DEAR ABBY: My in-laws have a small dog, "Fluffy," who has come to rule their lives. That's OK, because it doesn't really affect me. However, we frequently have them over for dinner, and they insist on taking home a large portion of whatever meat was served to give to their dog. I'm not talking about scraps from everyone's plates -- the amount they take would be a serving for another meal.
I have objected to this practice in the past, but each time they come for dinner they seem to have "forgotten" the lesson. I don't like it! How can I tactfully tell them not to take meat from my table for Fluffy? -- "STEAKING" MY CLAIM, ST. PETERSBURG, FLA.
DEAR "STEAKING": You already have told your in-laws not to take the meat you are serving for their dog. Either their memories are failing, or your feelings aren't important to them.
Suggestion: When you have them to dinner, set up the plates in your kitchen rather than have dishes on the table, and immediately refrigerate any meat you haven't served. Or consider serving your in-laws a meatless dinner. (I can hear them now, asking, "Where's the beef?")
DEAR ABBY: My husband, "Bud," retired a year ago and now does almost nothing with his life. He calls himself a "house husband," but that's a lie. All he does is watch TV or play on his computer all day while I work full time outside the home.
Our house has become a pigsty. If I try to do some cleaning, Bud gets mad and says he'll do it "later." Later comes and goes.
Returning to a filthy house after work is driving me crazy. He doesn't even do the grocery shopping; I have to do it on my lunch hour.
Any advice on how I can get his rear end off the couch and get him to assume some responsibilities? I don't usually nag, but I'm so mad I'm taking out my frustrations on my exercise bike. It's making me very fit, but I'm still upset about his lack of ambition. -- WIFE OF A LAZY SLOB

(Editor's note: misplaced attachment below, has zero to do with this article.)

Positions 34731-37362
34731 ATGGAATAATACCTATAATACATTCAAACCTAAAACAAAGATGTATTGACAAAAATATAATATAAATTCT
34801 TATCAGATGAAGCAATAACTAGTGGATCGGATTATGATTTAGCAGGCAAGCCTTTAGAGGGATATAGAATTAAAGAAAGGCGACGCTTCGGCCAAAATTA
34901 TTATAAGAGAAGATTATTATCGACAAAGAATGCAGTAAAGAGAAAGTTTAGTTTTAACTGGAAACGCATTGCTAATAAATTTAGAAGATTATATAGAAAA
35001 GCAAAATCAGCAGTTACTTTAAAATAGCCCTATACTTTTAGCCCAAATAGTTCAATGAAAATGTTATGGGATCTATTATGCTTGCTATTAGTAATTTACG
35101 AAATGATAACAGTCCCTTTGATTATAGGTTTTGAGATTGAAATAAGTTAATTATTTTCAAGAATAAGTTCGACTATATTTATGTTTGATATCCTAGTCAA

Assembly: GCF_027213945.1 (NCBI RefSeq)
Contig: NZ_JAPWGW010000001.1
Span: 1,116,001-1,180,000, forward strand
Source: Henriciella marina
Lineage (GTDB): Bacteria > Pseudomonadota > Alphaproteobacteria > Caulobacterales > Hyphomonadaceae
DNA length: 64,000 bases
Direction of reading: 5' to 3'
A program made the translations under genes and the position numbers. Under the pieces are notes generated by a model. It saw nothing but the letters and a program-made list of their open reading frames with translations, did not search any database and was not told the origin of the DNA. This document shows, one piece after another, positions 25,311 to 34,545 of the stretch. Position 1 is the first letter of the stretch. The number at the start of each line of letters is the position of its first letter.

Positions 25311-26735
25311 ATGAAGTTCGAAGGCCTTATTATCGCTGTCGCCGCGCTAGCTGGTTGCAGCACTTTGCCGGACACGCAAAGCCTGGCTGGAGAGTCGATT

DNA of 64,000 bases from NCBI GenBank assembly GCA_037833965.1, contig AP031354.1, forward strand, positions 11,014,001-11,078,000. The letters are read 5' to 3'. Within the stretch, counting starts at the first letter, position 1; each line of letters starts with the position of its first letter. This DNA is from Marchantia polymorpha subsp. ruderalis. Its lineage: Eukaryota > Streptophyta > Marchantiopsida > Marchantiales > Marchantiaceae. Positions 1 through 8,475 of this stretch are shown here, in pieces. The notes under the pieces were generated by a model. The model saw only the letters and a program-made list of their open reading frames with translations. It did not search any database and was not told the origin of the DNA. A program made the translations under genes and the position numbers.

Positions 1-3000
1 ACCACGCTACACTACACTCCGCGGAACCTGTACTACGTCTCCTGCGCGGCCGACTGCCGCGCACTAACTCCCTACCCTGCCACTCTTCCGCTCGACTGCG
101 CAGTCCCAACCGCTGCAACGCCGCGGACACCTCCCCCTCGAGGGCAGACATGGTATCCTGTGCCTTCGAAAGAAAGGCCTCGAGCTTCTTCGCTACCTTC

DEAR WIFE: You and Bud have a communication problem. Rather than scold him about his inactivity, try to get him to tell you (calmly) what his "vision" of retirement is. You may find that it's very different from yours. He may also be depressed at the changes that have occurred in his life.
If Bud was always a "lazy slob," then face it -- that's the person you married. However, if this is a recent, radical change in his behavior, you should insist he be examined by his doctor. But taking out your frustrations on your exercise bike is not a solution, and you may have to decide if this is how you want to live the rest of your life.
DEAR ABBY: I work in a small office of eight people, and we have two restrooms -- one for the men, the other for the women. Recently the women's restroom was out of order and we had to use the men's room.
In a case like this, what is proper etiquette? Do we girls put the seat back up when we are finished, or leave it down? The guys in the office said it should be left up. -- HE SAID, SHE SAID
DEAR H.S.S.S.: I say that because both sexes are using the same restroom -- which makes it temporarily unisex -- the toilet seat should be left down.
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